“They look OK in gym shorts, but it’s been just gym class (conditioning) until now. Football is very detailed, very specific, and some guys put the pads on and some look like they know what they’re doing and some guys, they struggle.
“So, hopefully those guys will know what they’re doing. But on paper, we seem to have the depth that’s necessary for us to rotate players in and out of there. You can’t ask guys to play 80-90 plays. If you do, they get tired and then they miss (making) plays and bad things happen.”
At linebacker, Heater talks mostly about Houston at weakside, backed by McKelvey, and a combination of Jermaine Holmes and Billy Mitchell in the middle, with Derek Mitchell and Waiters in the strongside berth.
Turene could figure prominently before long, too, if he can bounce back from a high ankle sprain and surgery that cost him most of his first spring practice.
In the secondary, Heater said “at least” five corners will play, in Roberts, Monterius Lovett, Derrick Thomas, Baxter and Tindal, who emerged as the top nickel back in spring. True freshmen Johnson and Lang could get an early taste of playing time, too.
The safeties are Hunter and Samuels at strong, with junior college transfer Letman and redshirt freshman Leggett at free safety. “Letman was (the starter) coming out of spring but A.J. was right there,” Heater said.
Heater hopes to play as many as 25-30 players on defense in a regular way.
“We plan on playing a lot of guys,” he said. “The thing is, there are a lot of moving pieces, but because of Doc’s recruiting, we’ve got a lot of new parts. What’s happened here is we’ve got a group of guys coming back who have played some football, the Bazzies, JTs (Taylor), Hunter, and they need to play better.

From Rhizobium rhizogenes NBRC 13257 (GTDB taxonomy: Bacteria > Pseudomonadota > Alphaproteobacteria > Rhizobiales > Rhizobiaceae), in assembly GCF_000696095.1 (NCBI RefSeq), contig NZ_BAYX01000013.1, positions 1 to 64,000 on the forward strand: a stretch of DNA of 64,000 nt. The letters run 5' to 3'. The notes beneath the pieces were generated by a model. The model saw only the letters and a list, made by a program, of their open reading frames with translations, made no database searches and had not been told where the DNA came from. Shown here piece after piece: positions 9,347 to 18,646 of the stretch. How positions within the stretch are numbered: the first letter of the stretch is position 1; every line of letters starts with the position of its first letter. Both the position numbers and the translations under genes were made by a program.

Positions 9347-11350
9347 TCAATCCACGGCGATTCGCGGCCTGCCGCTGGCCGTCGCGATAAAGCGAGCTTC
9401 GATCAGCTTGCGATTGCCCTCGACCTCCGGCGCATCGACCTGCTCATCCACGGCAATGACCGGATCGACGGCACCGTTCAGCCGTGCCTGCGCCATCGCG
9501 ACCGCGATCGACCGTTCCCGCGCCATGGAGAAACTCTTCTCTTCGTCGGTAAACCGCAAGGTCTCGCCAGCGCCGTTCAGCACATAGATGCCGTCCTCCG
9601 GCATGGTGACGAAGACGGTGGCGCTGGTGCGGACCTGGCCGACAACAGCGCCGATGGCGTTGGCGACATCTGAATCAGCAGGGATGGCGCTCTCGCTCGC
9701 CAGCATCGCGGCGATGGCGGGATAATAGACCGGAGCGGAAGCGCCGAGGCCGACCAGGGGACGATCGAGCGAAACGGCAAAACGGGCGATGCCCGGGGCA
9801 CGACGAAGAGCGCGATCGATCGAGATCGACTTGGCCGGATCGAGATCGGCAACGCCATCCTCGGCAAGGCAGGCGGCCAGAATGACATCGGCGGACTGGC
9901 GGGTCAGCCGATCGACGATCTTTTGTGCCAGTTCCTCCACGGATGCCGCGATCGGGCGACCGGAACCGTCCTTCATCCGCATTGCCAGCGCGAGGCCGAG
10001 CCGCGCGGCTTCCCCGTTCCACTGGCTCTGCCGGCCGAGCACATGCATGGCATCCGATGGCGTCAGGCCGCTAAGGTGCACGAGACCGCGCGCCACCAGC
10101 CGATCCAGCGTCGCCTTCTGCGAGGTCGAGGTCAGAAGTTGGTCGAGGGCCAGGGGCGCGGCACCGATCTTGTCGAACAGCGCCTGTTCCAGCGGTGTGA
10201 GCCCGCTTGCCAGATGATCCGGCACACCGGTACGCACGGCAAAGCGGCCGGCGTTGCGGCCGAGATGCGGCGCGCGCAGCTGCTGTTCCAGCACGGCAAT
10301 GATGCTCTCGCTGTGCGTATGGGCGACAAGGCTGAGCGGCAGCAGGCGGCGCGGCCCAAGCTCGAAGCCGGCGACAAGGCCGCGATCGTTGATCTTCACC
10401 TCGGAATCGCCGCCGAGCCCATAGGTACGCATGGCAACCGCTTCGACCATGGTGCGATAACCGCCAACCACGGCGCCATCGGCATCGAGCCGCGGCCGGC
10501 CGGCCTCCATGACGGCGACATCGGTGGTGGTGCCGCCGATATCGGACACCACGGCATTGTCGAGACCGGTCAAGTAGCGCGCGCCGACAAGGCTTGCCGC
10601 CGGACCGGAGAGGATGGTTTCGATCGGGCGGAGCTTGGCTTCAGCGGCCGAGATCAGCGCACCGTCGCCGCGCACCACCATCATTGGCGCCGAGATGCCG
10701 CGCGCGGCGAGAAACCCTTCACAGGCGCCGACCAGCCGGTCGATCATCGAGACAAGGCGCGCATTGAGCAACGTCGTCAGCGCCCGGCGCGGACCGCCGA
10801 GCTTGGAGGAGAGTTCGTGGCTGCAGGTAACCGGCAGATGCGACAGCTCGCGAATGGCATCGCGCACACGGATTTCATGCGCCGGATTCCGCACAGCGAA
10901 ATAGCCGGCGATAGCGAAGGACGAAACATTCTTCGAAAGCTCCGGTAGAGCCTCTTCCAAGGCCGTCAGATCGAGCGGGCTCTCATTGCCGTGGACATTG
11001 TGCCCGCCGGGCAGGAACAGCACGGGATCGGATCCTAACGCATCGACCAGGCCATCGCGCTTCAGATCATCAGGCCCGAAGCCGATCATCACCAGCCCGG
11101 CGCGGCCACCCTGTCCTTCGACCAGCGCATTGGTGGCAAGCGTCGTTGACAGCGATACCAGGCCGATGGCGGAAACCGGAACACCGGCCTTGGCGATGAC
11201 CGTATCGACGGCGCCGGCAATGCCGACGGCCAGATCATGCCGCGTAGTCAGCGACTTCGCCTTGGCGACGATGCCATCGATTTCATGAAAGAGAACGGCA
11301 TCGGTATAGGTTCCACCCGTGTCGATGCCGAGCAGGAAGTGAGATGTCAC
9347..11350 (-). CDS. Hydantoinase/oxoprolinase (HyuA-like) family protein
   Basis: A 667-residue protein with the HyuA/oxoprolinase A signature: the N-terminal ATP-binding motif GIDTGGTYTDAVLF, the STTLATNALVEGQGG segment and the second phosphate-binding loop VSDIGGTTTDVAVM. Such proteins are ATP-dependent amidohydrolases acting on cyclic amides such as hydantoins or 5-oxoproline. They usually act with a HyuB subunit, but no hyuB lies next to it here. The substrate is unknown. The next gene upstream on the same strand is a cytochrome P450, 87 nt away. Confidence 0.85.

“We’ve got some guys who have been injured who maybe didn’t play or played on a little a year ago – Rouse, Swag, McKelvey, Waiters, Baxter, Leggett. That’s like six guys that we think are ‘guys.’ Then you’ve got new faces, like Tindal, Houston, Turene, Josh Brown, Thompson, Blackmon.
“All that jumbles a bunch of whatever that has to get sorted out, but the bottom line is: How do you get better? How do you go from as bad as they were, for all of the reasons we’ve talked about, how do you get better? You do it by recruiting players, by getting players back who were injured.
“We’ve got players who can potentially make you better, but that doesn’t do it. You just can’t put too much stock in guys who haven’t lined up yet, as is the case with a Brown, a Thompson, a Letman. If your recruiting is good and right, then it figures at some point they’ve got to play. Someone’s got to play.”
Back seven years ago, when Heater was a Florida assistant with Holliday, Gators Coach Urban Meyer, said of Heater: “He's one of the best teachers. I used to just sit in his meetings and watch him coach.”
This preseason and early in the regular season, Heater will be as much a pupil, learning what he has to mold.
“We’ve got a lot of guys who have no history,” Heater said. “There’s a saying, it’s hard to be a leader if you’re not a player … Talking isn’t what you respect; you respect guys who do it. I want guys who will do it. Jeremiah has done that, so players respect him, and I’m good with all that, but I’m more concerned about a guy being a good player, working with the other guys out there, being a player you can trust.
“Who can you really trust? Every time you put a guy on the field you can’t trust, you’re one step closer to failing. You put too many guys on the field you can’t trust, you’re going to ultimately fail. They’ve got to trust one another, and be trusted.
“That’s the problem in football sometimes. Injuries can put you in a situation you have to put a guy on the field who isn’t talented enough or trustworthy enough, whatever, and he fails … You put 11 guys on the field who can do the job, you’ve got a pretty good chance of making plays. Injuries are the one thing you can’t control.
“I was certainly encouraged by what I saw in the spring, but there’s still a lot I don’t know. We’ve got to find out.”